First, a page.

Hats: ESSENTIAL in the sunshine, and jolly fetching too. There’s something incredibly sexy about men in hats. All sorts were on display.
Ice cream vans: loads of them, all over the place. And very welcome they were too. I had an ice cream or ice lolly every day.
Insects: nope – don’t think I saw a single one while I was there. I was wearing insect repellant sunscreen I suppose – but given we were on dairy farmground, the seething mass of sweating humanity and the stinking latrines, you’d think there would be some choice insectlife there. Uh-huh *shakes head.
John Peel Tent: OK, I have to confess, this was my least favourite venue at the festival. I saw Tegan and Sara and Ellie Goulding there. It’s magnificent to have a venue named for Mr Peel, and it’s sizeable enough. I suppose it would be ideal (if crowded) for rainy conditions but it was in a strange, dusty, remote corner beyond the Dance Village and quite a walk from the Pyramid. Being semi-enclosed, it was difficult for the audience unlucky enough to be spilling outside to see anything much. The same was true at Avalon, but the setting there is more empathetic somehow.
Jumper: For as hot as the tent was by 8.30 am every morning, it got pretty chilly once the sun went down. I managed to get changed each evening into leggings and a jumper. On the second day I went and bought a woollen poncho which proved a fantastic investment both as a cover-up and as something to sit on at the Stone Circle when it got a bit cool and damp.
Knickers: highly amusing to see chaps wandering around in sparkly thongs. Much better if they were young, with shapely butt-cheeks. Not all were. Ahem.
Logistics: Totally awe-inspiring logistics at Glastonbury. Consider the effort to raise a temporary infrastructure capable of hosting a population equivalent to a top-30 UK city by volume for just one weekend a year. Not just host them, but entertain them so very well, provide security, sewage management, water, electricity for the attractions and services. I thought the whole thing was superb.
Massage: In the healing fields you can get various treatments and counselling. I resorted in desperation on the Saturday to queuing (seated) for a back massage in the central massage tent. It was really good. My masseur, Richard, spoke to me about my lower back and delivered a tailored massage (no oils – although you can have an aromatherapy massage or whatever is appropriate) which helped to relax me for a few hours. Treatments in the healing tents were free – suggested minimum donation £10. I paid £20 and thought that was good value.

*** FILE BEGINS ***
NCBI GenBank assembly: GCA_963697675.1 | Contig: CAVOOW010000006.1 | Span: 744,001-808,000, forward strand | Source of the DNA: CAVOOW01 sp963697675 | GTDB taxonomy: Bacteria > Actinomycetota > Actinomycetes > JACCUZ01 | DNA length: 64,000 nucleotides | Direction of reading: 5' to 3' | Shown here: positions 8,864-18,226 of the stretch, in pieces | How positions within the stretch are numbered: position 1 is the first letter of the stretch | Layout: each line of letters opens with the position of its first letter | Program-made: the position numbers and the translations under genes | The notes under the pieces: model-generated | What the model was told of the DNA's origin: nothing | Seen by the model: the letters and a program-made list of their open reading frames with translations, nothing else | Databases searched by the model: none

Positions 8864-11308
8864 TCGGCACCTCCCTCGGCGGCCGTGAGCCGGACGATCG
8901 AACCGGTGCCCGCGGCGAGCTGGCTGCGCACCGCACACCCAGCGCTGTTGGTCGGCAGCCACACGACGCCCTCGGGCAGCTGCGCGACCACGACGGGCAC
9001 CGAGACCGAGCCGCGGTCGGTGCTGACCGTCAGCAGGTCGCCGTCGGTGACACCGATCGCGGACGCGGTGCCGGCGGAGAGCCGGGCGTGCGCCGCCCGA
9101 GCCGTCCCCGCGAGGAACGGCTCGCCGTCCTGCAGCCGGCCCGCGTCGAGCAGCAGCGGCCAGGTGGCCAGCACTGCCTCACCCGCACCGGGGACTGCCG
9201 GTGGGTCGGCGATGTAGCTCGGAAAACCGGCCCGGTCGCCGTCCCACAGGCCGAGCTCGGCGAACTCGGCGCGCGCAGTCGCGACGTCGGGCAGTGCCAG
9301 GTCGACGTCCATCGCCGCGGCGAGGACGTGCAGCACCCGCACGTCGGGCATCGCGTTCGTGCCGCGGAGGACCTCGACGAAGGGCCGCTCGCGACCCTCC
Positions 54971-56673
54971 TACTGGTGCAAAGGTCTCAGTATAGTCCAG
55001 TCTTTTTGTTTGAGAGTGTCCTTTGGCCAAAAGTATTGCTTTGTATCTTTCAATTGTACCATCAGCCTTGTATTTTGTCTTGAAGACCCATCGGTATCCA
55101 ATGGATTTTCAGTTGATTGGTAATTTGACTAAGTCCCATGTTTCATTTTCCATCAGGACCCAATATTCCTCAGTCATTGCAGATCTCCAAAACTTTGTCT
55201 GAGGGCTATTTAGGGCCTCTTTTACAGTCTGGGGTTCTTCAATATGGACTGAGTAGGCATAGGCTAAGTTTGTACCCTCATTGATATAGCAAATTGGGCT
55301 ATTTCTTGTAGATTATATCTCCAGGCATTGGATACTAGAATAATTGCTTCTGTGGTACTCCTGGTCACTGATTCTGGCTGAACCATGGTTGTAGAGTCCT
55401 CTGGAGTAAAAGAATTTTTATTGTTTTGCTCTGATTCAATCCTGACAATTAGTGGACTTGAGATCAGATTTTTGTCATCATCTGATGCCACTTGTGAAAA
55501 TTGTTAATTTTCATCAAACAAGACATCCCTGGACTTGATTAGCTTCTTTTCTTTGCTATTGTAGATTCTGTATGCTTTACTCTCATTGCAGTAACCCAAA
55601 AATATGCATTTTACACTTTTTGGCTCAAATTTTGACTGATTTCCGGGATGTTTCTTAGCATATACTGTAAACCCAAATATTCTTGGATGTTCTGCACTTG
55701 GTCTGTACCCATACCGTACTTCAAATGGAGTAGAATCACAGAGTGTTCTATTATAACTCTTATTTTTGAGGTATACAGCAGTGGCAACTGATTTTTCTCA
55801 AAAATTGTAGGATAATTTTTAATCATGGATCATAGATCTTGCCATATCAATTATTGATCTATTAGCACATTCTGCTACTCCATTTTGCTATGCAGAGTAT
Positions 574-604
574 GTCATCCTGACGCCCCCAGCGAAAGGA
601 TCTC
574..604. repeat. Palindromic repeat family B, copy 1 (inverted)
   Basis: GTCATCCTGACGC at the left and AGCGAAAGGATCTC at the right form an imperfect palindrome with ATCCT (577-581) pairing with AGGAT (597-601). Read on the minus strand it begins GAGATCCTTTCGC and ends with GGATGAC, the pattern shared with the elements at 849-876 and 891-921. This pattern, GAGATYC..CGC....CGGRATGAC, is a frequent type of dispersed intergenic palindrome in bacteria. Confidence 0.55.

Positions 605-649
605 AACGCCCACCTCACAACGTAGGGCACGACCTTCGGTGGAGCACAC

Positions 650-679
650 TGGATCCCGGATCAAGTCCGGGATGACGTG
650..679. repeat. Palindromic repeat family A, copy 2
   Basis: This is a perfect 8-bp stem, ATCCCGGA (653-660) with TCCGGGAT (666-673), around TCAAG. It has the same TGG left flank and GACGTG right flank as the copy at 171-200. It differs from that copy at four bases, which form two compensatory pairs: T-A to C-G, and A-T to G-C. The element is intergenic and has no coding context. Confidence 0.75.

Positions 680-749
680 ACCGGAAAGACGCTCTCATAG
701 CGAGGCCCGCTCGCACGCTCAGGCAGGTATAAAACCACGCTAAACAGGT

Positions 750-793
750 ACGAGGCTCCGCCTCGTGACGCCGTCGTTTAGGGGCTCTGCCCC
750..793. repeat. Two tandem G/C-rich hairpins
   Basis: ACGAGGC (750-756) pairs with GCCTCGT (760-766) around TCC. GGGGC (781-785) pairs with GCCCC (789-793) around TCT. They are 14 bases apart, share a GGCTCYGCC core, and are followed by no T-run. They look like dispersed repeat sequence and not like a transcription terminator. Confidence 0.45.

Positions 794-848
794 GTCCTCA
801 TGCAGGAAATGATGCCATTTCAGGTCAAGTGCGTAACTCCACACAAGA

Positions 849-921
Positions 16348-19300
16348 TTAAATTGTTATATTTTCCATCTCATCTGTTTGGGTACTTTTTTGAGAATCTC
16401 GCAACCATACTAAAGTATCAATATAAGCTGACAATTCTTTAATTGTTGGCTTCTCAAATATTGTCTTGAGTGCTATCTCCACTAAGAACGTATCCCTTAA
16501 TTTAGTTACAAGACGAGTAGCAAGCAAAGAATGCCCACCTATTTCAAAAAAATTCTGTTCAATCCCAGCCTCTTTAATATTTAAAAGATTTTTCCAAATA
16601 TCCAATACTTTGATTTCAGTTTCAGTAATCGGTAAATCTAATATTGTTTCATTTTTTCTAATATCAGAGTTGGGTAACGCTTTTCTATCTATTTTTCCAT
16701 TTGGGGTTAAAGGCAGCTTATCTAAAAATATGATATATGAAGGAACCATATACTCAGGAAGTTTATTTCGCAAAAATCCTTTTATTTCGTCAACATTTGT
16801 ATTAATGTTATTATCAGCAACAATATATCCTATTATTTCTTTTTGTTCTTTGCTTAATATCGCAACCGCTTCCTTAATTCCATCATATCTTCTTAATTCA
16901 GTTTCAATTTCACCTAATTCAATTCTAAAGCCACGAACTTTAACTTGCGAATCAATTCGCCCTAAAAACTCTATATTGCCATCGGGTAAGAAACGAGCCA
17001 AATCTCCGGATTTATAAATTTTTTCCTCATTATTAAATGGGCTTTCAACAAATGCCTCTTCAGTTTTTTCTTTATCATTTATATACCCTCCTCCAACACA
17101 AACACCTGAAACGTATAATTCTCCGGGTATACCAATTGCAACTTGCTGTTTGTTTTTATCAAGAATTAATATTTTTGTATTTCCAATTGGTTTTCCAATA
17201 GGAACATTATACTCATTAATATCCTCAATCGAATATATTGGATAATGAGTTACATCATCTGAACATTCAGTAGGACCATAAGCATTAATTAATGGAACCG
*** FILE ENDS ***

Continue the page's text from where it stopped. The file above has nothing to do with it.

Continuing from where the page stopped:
Money: Allegedly you can get by on as little as £10 a day – especially if you drink mainly water from the taps and bring in your own supplies (alcohol, cigarettes, food if you fancy bbqs each evening). I spent quite a bit more than that – I bought a poncho, a sunhat, a silver ring, a festival t-shirt, a massage, a hairwash and a fortune-telling session, plus food, drink and some ciders out and about. But everything at Glasto is free once you’re in, so it’s not necessary to have a lot of spending money. If you run out (as I did) there are cash points around the site – sometimes with large queues. But queues are places to meet people. And Glastonbury teaches you, if nothing else, to allow plenty of time for everything and – well – just chill!
Naked: there’s always at least one! For my part, it was a bloke, streaking at sunrise at the Stone Circle.
Orange: as in the mobile operator. They provided the Chill n Charge tent where you can go (or queue and go) to charge your phone, no cables or chargers required – they provide connectors for all major phone types. The iPod owners had a hard time competing for slots. I was luckier with a common mini-USB connector which meant I could have a choice of tables to connect at. For some reason though, I could only ever get one or two bars on my blackberry…. Which soon went. It was frustrating to say the least. That said, it was pleasant enough in the chill n’ charge with the added benefit of a tiny outdoor stage where I was lucky enough to see a short performance by US artist Lissie (she’s really good, I will definitely be downloading some of her). Also worth mentioning that the mobile signal around the site was very very erratic, so mobile comms were hampered throughout.
Park (The): My favourite stage! The Park is up the hill and home to the ‘Ribbon Tower’ – an observation platform for looking out over the festival site. I didn’t go up but I did climb the hill behind the tower for amazing view and sunsets. I saw ‘Here we go Magic’, ‘Midlake’ and ‘Empire of the Sun’ on this stage. It’s programmed by Emily Eavis and features an eclectic selection of aspiring indie acts. It’s also the home of the ‘Surprise’ artists – unannounced, but a subject for wildfire rumour, they turn up and just play for the odd slot here or there. It was Radiohead and The Strokes this festival – unfortunately I missed due to my planned schedule. I’d opt for the surprise bands in future though.
Q: The daily Q Guide (newspaper) was a neat way to catch up on some of the attractions and read reviews for the gigs. The Q Review is also a fantastic souvenir. Excitingly, it includes a massive aerial photograph poster taken at a stated time during the festival so you can work out where you were and see if you can spot yourself. I love my poster! I’ve spent hours poring all over it and pointing things out to the family – where everything was and what happened there.